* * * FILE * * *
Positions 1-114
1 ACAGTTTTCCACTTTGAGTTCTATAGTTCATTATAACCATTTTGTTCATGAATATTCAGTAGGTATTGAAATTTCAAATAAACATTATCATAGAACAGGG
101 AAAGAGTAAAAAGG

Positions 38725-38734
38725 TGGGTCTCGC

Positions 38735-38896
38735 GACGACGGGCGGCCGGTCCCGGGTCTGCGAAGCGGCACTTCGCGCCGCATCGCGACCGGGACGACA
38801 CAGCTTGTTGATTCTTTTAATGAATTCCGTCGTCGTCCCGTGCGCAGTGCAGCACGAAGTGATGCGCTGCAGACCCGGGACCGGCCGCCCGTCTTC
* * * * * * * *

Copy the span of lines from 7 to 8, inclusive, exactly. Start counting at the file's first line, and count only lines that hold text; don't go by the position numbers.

38735 GACGACGGGCGGCCGGTCCCGGGTCTGCGAAGCGGCACTTCGCGCCGCATCGCGACCGGGACGACA
38801 CAGCTTGTTGATTCTTTTAATGAATTCCGTCGTCGTCCCGTGCGCAGTGCAGCACGAAGTGATGCGCTGCAGACCCGGGACCGGCCGCCCGTCTTC